• Reply June 20, 2019

      Philip Williams

      RichardAnna Boyce Wrong! Peter was a Christian. King David was a Christian. Christ was his Heavenly Messiah. “The Lord said to my Lord, sit at my right hand until I make your enemies your footstool.”

    • Reply June 20, 2019

      Philip Williams

      Jesus had been the Heavenly King of Israel from the time he called Abraham.

  • Reply June 20, 2019

    RichardAnna Boyce

    Question: Was there any means for a gentile to become accepted among Jews prior to these events of Acts 1-2?
    If so, what was it and what were its terms? (Were gentiles included in the events of Pentecost?
    If so, how were they characterized by Luke?)
    Scripture Reference Evidence: Acts 2:10, 8:27
    Answer: Gentiles could be accepted as Jewish worshippers (with the exception of entrance into the Temple itself) by adopting Jewish customs and following the Jewish rites, including circumcision. This effectively made them Jews according to the Law of Moses. Proselytes were present at Pentecost, and the Ethiopian eunuch was probably already a proselyte when he met Philip, since he was in Jerusalem “to worship.”

    • Reply June 20, 2019

      Philip Williams

      Not the case! Any who were circumcised were reckoned as Jews. Uncircumcised Gentles could come to the Court of the Gentiles, but the circumcision gave one all the religious privileges of being a Jews. God fearers were uncircumcised Gentiles who attended synagogue meetings as observers.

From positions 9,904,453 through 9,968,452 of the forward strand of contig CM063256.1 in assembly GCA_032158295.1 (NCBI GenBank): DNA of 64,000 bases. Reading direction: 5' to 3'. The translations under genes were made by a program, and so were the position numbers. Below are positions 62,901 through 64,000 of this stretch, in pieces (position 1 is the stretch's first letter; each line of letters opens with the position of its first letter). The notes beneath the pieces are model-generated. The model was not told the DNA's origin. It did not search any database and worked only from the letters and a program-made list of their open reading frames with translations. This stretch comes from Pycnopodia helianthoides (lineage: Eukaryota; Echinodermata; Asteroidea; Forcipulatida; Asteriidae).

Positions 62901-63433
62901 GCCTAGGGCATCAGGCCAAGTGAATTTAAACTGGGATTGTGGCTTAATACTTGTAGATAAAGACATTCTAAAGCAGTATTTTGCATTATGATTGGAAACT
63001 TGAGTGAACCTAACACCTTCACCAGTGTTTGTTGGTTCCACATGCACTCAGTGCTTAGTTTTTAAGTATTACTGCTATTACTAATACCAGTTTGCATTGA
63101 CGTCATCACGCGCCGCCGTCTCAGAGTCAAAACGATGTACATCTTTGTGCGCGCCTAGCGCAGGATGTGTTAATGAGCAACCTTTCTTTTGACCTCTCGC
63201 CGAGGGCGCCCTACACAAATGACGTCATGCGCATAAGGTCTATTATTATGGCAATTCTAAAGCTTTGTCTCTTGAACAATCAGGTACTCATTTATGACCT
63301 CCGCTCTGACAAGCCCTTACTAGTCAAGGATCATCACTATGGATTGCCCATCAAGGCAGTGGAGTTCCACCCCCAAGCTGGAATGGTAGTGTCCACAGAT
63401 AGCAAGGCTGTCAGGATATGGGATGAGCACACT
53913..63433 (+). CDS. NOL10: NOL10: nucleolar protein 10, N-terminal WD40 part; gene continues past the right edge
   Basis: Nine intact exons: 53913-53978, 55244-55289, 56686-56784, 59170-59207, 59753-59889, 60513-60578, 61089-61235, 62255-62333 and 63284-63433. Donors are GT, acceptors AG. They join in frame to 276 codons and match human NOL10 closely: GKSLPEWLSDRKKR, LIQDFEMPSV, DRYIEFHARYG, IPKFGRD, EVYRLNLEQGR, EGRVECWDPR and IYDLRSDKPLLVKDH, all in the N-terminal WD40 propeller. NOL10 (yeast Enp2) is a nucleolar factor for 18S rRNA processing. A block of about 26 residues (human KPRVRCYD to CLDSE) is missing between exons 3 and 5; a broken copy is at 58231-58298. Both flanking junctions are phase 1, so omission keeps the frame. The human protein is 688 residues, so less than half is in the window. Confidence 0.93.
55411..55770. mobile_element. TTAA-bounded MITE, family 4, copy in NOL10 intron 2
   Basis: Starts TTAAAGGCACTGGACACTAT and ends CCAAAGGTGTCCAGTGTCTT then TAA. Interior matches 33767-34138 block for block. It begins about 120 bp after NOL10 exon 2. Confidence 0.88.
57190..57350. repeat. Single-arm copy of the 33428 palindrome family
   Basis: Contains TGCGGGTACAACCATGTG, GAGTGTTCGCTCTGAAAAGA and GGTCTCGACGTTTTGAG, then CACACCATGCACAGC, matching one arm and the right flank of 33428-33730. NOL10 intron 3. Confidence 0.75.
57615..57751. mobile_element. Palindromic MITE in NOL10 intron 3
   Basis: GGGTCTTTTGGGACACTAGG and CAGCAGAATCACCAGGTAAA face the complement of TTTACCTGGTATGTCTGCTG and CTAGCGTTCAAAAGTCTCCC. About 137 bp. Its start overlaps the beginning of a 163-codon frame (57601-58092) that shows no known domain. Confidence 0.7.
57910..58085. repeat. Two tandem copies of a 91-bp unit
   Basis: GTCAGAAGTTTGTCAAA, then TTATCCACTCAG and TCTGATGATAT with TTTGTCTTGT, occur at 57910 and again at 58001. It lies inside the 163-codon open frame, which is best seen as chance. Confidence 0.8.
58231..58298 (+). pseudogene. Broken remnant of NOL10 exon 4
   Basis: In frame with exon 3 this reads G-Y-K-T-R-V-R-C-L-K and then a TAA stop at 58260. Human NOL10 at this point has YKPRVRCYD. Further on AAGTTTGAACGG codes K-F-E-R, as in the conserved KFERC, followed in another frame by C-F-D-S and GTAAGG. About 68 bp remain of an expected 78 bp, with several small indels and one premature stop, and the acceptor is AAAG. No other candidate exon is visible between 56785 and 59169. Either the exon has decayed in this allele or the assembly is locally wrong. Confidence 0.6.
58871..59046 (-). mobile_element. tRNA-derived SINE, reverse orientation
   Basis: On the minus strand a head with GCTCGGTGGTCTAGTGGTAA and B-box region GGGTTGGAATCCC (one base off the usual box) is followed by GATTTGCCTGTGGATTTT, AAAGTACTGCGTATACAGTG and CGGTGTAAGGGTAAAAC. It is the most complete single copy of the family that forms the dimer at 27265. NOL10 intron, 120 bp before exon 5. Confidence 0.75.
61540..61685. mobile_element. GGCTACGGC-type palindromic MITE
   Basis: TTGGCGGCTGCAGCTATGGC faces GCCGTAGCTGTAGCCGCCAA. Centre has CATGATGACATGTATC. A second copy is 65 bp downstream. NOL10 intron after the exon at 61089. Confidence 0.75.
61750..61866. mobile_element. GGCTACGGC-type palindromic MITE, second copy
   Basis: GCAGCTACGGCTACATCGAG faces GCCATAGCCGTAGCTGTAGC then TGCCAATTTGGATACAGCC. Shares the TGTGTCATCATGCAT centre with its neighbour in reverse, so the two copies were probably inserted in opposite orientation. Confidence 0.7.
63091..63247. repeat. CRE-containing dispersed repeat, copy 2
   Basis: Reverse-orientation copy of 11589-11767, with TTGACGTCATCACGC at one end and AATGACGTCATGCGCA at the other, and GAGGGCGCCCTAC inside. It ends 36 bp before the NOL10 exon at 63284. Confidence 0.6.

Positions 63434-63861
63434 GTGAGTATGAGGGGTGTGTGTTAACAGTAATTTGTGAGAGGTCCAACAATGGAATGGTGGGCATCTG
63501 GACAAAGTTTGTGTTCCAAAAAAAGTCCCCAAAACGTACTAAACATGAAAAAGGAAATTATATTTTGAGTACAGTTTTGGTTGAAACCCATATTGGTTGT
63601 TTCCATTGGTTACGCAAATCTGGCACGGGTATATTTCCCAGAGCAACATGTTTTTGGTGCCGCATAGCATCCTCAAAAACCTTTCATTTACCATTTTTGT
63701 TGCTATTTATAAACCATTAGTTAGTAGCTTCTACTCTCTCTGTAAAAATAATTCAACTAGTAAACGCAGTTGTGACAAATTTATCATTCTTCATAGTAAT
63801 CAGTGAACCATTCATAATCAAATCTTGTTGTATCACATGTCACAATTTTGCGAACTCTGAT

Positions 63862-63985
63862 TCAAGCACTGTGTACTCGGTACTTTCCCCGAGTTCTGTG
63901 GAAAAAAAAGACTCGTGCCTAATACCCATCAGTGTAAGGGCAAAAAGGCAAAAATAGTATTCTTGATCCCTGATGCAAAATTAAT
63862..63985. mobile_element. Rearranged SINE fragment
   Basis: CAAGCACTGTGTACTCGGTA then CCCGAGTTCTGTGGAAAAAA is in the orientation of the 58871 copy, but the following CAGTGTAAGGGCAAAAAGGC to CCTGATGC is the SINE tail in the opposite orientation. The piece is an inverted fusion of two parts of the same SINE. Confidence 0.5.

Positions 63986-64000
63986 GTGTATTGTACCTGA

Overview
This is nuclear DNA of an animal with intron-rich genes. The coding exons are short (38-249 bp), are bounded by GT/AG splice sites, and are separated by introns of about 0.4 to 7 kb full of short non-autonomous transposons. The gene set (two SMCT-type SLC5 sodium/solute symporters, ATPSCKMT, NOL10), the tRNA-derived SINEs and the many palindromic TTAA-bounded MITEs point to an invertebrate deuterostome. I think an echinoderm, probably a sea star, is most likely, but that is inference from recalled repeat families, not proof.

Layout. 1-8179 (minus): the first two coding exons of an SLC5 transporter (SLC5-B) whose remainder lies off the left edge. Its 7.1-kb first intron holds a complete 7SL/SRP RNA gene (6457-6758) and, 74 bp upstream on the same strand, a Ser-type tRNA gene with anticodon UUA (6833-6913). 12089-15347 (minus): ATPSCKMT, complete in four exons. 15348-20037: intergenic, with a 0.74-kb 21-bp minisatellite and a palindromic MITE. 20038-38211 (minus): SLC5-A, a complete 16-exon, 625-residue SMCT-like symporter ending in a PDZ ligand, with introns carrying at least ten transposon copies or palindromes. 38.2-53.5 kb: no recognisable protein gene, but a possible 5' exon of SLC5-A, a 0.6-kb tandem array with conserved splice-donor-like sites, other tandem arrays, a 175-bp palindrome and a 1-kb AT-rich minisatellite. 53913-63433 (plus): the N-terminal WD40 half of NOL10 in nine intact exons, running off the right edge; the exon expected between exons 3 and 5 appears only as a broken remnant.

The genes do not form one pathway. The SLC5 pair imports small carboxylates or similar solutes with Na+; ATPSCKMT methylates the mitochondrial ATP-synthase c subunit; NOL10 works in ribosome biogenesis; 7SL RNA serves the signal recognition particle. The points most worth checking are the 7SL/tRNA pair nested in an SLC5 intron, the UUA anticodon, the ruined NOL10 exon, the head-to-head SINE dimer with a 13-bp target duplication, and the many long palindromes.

• Reply June 20, 2019

    RichardAnna Boyce

    Question: How long had Peter and the Jerusalem church held this attitude toward gentiles?
    (Was it something that developed recently, or was it in effect from the very beginning of Acts or before?)
    Scripture Reference Evidence: Acts 10:14, 10:28, 11:2-3
    Answer: This was nothing new, it was part of their Jewish cultural heritage. It was commonly known among both Jews and gentiles. It had been in effect since the days of Moses.

    Question: Given this attitude, who would the apostles and those who had been scattered into Samaria and beyond have preached to?
    Scripture Reference Evidence: Acts 11:19, 8:25
    Answer: Only to Jews, and perhaps some Samaritans (who were half-Jews). More likely they were preaching only to Jews who happened to be in Samaria. Luke seems insistent in 11:19 that as a result of the persecution (which included Philip) the gospel was preached to Jews only, regardless of location.

  • Reply June 20, 2019

    RichardAnna Boyce

    Question: Prior to these events, what was Cornelius seeking, and how did he hope to attain it? (Compare this to the expectations of the Ethiopian eunuch ministered to by Philip.)
    Scripture Reference Evidence: Acts 10:1-2
    Answer: Luke makes it clear that Cornelius was not already a proselyte. Perhaps he lacked the knowledge of how to become one, and was seeking someone to help him in this process. He had a long familiarity with the God of the Hebrews, and a strong desire to be approved by Him. Given the only avenue that was known at the time, his expectation was probably to become a proselyte. His desire is similar to that of the Ethiopian eunuch, but differs in that he was not yet a proselyte and the eunuch probably was.